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North Korea Nuclear Facilities At Yongbyon To Be Restarted, Despite Disarmament Deal

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North Korea vowed on April 2, 2013, to restart all mothballed facilities at its main Yongbyon nuclear complex. (File/Getty Images)
North Korea vowed on April 2, 2013, to restart all mothballed facilities at its main Yongbyon nuclear complex. (File/Getty Images)

SEOUL, South Korea - North Korea vowed Tuesday to restart all mothballed facilities at its main Yongbyon nuclear complex, adding to tensions already raised by near daily warlike threats against the United States and South Korea.

The reactor was shut down in 2007 as part of international nuclear disarmament talks that have since stalled.

A spokesman for the General Department of Atomic Energy said that the facilities to be restarted are a graphite-moderated 5 megawatt reactor, which generates spent fuel rods laced with plutonium and is the core of the Yongbyon nuclear complex. The reactor, when fully running, is capable of churning out one atomic bomb worth of plutonium — the most common fuel in nuclear weapons — a year.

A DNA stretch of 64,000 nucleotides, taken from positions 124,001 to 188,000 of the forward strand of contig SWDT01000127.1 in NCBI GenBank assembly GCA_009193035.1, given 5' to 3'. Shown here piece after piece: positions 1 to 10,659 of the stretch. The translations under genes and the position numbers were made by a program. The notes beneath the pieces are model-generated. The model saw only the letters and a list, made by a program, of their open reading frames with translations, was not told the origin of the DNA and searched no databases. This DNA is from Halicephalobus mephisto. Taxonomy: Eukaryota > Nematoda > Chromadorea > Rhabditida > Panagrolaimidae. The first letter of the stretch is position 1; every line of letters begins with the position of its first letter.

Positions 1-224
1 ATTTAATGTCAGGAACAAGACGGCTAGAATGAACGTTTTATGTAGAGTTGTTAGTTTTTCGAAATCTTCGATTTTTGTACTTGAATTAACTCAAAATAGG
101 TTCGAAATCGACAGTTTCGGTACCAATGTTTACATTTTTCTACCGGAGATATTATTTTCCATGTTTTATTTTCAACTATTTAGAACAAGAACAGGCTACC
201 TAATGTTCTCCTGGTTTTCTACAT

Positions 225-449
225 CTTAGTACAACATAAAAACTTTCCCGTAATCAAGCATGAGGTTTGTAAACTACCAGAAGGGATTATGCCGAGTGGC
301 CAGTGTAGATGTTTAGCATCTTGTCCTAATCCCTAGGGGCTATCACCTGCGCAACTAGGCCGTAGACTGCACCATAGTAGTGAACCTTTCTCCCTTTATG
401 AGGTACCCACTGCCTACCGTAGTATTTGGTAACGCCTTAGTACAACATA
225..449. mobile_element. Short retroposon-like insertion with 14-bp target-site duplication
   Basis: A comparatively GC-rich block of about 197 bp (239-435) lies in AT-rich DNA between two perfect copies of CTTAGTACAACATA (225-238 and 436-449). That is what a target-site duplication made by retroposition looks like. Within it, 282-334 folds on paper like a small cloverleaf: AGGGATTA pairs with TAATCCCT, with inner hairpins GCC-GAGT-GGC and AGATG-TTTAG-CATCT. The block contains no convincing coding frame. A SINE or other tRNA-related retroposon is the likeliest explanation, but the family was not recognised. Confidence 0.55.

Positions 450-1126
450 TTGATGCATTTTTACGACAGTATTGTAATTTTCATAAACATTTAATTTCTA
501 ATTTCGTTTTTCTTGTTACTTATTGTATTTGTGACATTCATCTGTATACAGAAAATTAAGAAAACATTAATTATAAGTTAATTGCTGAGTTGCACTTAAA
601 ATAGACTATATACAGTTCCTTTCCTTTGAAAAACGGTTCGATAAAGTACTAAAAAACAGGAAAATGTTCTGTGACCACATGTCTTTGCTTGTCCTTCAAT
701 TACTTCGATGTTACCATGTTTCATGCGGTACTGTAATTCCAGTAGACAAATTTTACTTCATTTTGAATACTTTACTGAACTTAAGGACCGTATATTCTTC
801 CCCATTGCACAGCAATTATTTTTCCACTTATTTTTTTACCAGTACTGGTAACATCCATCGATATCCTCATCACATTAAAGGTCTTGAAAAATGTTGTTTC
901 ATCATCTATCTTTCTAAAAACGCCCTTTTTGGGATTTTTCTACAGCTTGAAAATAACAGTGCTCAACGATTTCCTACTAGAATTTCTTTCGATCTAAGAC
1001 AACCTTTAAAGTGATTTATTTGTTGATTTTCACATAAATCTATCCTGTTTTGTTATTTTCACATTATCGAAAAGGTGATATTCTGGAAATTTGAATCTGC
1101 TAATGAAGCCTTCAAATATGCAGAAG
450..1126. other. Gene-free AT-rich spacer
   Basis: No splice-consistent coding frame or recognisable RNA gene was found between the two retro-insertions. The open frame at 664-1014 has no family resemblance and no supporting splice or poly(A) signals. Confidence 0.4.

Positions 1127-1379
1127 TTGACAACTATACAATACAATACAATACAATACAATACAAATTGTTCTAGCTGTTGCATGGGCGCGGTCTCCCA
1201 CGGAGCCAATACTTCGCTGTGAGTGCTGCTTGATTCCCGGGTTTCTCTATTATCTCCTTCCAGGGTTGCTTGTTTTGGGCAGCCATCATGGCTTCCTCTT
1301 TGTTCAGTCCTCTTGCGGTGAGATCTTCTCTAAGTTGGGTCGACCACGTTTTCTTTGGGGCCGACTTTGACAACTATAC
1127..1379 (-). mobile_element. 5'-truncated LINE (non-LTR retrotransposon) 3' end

The move will boost fears in Washington and among its allies about North Korea's push for nuclear-tipped missiles that can reach the United States, technology it is not currently believed to have.

Pyongyang conducted its third nuclear test in February, prompting U.N. sanctions that have infuriated its leaders and led to the current tensions. The country has since declared that making nuclear arms and a stronger economy are the nation's top priorities.

North Korea added the 5-megawatt, graphite-moderated reactor to its nuclear complex in 1986 after seven years of construction. The country began building a 50-megawatt and a 200 megawatt reactor in 1984, but their construction was suspended under a 1994 nuclear deal with Washington.

North Korea has long said that the reactor operation is aimed at generating electricity. It takes about 8,000 fuel rods to run the reactor. Reprocessing the spent fuel rods after a year of reactor operation could yield about 7 kilograms of plutonium — enough to make at least one nuclear bomb, experts say.

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